The Court declared that the relationship of the insurance company to its policyholder regarding settlement is “one of inherent fiduciary obligation.”26 In Rova Farms
, the Court recognized that when an insurance company faced settlement at the policy limit, it had nothing to lose by going to trial.27 The insurance company’s liability was capped in any case, leaving only the policyholder exposed. The Court established that the insurance company could not gamble on the possibility of an excess verdict when that verdict would come at the policyholder’s expense. In a classic formulation, the Court held that “the carrier can justly serve its interests and those of its insured only by treating the claim as if it alone might be liable for any verdict which may be recovered.”28
The Court recognized that enforcing such a standard was difficult. Any time an insurance company refused to settle within the policy limit it was potentially protecting itself at the risk to the policyholder. On the facts before it, the Court had little difficulty in finding that Investors had breached its duty of good faith. However, the Court recognized that much more difficult cases would arise in deciding whether the insurer had acted in good faith in refusing to settle within the policy limit.29 The Court noted that this issue was not before it, yet opined at considerable length that it may be necessary to create the rule that whenever the insurance company failed to settle within the policy limits, it would automatically be liable for any verdict in excess of the policy limit.30
had a monumental effect on insurance companies in New Jersey. The lack of case law interpreting Rova Farms
is a tribute to its effectiveness in forcing insurers to settle within the policy limits. Insurance companies prefer to read Rova Farms
narrowly, limiting an insurer’s good faith obligation to the specific circumstance of settlement within the policy limits. This is a mistake, as will be discussed more fully in the remaining two sections. Rova Farms
must be reviewed in the context of Kievit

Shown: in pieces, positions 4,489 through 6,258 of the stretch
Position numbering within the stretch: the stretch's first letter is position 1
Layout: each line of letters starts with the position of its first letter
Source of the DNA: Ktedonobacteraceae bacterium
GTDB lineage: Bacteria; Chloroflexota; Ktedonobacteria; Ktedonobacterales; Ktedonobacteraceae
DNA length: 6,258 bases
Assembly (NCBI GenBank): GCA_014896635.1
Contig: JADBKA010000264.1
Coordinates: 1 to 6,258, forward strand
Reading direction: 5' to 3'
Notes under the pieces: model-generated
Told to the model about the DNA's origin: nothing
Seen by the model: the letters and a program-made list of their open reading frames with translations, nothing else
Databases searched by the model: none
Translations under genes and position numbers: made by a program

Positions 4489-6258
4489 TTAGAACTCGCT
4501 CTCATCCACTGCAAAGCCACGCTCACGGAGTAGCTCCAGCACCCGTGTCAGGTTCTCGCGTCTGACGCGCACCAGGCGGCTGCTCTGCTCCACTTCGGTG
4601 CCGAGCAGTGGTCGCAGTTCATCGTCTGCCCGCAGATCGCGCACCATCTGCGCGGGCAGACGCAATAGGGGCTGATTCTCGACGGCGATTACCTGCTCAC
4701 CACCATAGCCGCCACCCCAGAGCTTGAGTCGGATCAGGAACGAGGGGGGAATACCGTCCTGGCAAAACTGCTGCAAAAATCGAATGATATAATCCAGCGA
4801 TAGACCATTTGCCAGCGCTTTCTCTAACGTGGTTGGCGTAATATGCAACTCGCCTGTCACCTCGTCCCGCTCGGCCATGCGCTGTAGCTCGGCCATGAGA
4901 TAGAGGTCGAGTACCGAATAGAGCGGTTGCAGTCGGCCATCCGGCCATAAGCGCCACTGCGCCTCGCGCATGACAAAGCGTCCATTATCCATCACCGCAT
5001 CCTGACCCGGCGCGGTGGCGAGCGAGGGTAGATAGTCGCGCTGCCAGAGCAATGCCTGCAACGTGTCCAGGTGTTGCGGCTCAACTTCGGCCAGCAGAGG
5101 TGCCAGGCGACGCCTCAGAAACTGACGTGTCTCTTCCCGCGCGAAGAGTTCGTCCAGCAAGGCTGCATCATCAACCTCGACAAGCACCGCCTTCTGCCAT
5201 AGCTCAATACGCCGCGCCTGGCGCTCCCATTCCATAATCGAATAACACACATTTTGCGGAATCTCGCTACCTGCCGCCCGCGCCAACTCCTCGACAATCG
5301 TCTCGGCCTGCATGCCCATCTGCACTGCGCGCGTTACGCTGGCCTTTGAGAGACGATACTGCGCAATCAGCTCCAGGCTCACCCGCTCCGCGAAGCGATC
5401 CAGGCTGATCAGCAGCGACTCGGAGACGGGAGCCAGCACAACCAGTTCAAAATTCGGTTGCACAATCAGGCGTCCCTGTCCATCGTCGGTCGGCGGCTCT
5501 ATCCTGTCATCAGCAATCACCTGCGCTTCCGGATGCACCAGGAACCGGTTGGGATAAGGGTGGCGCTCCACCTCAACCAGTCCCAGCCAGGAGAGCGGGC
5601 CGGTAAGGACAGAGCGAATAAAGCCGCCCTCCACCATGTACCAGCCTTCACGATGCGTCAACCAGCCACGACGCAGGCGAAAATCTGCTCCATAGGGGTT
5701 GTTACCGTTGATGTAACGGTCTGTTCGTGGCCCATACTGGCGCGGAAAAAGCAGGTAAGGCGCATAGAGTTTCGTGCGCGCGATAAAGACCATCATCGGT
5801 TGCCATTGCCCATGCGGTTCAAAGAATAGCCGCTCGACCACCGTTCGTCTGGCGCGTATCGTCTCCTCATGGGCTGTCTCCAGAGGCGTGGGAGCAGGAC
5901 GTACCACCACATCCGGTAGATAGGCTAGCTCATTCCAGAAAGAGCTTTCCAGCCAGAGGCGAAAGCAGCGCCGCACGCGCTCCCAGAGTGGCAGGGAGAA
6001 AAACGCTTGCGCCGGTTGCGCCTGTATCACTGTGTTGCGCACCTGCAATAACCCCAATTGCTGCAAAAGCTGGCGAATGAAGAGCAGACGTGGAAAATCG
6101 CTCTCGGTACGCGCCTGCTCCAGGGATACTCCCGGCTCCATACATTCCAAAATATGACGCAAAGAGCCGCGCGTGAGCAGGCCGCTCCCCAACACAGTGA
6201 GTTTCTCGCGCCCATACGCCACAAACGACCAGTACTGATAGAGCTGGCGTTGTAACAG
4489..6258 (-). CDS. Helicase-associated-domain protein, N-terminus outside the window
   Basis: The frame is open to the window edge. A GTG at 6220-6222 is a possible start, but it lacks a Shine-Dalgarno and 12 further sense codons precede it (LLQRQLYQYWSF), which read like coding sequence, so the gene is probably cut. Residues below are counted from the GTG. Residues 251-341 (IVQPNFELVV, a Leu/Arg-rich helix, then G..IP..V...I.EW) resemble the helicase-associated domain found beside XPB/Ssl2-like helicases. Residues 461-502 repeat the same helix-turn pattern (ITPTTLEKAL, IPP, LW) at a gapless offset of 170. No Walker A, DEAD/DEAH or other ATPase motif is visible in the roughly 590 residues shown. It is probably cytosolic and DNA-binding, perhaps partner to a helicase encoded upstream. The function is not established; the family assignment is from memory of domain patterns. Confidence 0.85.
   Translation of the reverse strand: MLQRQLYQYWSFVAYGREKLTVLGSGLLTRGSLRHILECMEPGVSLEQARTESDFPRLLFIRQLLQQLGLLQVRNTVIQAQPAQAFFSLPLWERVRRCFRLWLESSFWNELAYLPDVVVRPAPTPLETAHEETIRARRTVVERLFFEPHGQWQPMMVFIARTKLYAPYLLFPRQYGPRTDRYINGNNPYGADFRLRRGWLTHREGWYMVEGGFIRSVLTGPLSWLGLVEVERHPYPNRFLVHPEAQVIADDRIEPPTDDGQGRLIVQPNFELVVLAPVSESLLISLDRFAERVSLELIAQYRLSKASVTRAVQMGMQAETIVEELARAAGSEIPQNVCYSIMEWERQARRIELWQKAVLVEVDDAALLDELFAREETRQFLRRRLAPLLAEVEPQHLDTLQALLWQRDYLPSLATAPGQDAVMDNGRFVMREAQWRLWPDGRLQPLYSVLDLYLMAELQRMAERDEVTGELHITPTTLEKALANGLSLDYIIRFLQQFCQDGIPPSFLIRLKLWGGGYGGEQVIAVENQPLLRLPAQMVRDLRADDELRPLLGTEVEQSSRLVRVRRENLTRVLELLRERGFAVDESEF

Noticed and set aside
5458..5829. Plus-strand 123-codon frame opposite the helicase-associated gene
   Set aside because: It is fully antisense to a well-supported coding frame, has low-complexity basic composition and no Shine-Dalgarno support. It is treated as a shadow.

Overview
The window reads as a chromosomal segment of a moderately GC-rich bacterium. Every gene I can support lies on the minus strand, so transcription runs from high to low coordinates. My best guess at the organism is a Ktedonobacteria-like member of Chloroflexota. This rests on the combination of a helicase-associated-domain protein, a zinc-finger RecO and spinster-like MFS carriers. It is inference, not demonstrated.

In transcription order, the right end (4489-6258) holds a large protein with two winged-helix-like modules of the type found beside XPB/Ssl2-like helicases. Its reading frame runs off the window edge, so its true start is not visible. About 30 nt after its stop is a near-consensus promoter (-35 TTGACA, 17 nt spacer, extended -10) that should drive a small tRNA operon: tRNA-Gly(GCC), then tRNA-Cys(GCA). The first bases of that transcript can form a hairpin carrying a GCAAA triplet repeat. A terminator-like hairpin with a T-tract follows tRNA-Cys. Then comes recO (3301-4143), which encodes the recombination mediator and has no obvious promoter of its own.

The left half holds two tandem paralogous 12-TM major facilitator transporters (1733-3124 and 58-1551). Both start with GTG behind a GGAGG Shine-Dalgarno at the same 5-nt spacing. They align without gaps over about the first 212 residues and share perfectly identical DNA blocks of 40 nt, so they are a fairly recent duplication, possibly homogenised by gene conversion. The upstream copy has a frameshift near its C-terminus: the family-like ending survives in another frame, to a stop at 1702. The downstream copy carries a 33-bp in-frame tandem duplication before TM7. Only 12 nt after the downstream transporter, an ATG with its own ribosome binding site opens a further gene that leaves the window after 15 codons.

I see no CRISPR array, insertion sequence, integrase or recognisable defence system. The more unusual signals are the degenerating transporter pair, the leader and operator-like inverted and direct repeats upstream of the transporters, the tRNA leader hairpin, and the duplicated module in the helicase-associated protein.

; in that context, Rova Farms
is not an isolated case, but rather represents an integral step along the path of re-defining the relationship between insurance company and policyholder.
Pickett And Griggs: Refining The Parameters Of Bad Faith
Following the Supreme Court’s decision in Rova Farms
, the floodgate for bad faith claims did not spring open. Rather, New Jersey courts collectively seemed to agree that while insurance companies owe a duty of good faith and fair dealing to their policyholders, bad faith awards were going to be reserved to punish only the most egregious cases of insurance company misconduct where the policyholder suffered extraordinary damages. The New Jersey Supreme Court provided two key decisions to serve as the guideposts for implementing this philosophy.31 Pickett
is the seminal decision where the Supreme Court firmly established the existence of an independent bad faith cause of action for non-payment of claims and adopted a “fairly debatable” standard by which to measure bad faith claims.32 The Griggs
decision laid the groundwork for establishing claims handling practices that an insurance company must follow to conduct a good faith claims investigation.
Pickett v. Lloyds
, a truck driver was involved in an accident that caused significant damage to his tractor trailer. The truck driver promptly put his first party insurer on notice of the accident and his claim. Through a series of colossal blunders, and even though all agreed that the claim should be paid, the truck driver did not receive payment for his trailer until nine months after the accident. Because his livelihood depended on use of the trailer, the truck driver suffered severe financial difficulty as a result of the insurance company’s delay in paying the claim. Accordingly, the truck driver brought a bad faith claim against the insurance company. The insurance company challenged the policyholder’s ability to pursue such a cause of action.
The Court held that a bad faith cause of action could lie against the insurance company provided that no “fairly debatable” reason existed to deny, or otherwise delay the processing of, the claim.33 However, to maintain such a cause of action, the policyholder also must demonstrate that the insurance company was actually aware that no “fairly debatable” reason existed — or simply did not care whether such a reason existed — to deny the claim:
To show a claim for bad faith, a [policyholder] must show the absence of a reasonable basis for denying benefits of the policy and the [insurance company’s] knowledge or reckless disregard of the lack of a reasonable basis for denying the claim. It is apparent, then, that the tort of bad faith is an intentional one. [. . .] implicit in that test is our conclusion that the knowledge of the lack of a reasonable basis may be inferred and imputed to an insurance company where there is a reckless [. . .] indifference to facts or to proofs submitted by the [policyholder].34